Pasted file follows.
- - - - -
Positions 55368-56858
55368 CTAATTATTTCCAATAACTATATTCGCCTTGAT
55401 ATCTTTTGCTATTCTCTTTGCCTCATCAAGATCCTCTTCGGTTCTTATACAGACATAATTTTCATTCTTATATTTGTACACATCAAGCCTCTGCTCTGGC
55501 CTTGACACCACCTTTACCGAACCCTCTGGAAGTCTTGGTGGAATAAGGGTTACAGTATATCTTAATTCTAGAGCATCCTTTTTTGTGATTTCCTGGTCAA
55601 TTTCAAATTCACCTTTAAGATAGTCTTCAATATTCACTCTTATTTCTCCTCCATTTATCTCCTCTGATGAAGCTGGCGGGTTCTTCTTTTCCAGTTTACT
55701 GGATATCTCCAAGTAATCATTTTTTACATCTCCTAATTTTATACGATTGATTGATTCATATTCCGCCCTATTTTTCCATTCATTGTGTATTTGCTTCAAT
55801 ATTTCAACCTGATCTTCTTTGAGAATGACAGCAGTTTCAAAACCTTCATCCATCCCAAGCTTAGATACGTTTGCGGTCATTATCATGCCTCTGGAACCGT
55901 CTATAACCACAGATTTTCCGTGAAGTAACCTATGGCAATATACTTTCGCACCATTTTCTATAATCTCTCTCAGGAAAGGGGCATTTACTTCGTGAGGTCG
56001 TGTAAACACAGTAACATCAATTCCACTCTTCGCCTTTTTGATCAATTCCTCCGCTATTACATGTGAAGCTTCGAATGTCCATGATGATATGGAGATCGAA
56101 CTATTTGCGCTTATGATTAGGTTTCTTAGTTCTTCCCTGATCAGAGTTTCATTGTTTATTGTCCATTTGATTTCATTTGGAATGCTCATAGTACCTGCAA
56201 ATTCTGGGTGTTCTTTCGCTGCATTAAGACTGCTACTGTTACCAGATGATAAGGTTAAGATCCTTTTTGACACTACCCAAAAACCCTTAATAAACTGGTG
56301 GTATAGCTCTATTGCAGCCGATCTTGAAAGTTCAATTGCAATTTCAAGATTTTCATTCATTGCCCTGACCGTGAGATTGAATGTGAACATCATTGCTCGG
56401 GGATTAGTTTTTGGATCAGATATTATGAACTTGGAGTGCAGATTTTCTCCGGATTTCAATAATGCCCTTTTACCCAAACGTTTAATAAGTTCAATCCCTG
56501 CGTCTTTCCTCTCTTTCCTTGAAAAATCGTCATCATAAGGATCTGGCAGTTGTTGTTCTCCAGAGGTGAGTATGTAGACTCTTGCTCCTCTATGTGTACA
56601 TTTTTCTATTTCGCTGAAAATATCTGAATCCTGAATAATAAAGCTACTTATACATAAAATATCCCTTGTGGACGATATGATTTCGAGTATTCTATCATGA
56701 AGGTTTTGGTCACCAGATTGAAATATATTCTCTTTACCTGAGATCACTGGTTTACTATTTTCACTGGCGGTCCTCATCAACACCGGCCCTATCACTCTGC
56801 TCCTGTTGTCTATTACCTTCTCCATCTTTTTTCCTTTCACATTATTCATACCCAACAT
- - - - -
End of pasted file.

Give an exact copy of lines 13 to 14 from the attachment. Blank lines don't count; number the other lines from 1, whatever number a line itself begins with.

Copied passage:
56401 GGATTAGTTTTTGGATCAGATATTATGAACTTGGAGTGCAGATTTTCTCCGGATTTCAATAATGCCCTTTTACCCAAACGTTTAATAAGTTCAATCCCTG
56501 CGTCTTTCCTCTCTTTCCTTGAAAAATCGTCATCATAAGGATCTGGCAGTTGTTGTTCTCCAGAGGTGAGTATGTAGACTCTTGCTCCTCTATGTGTACA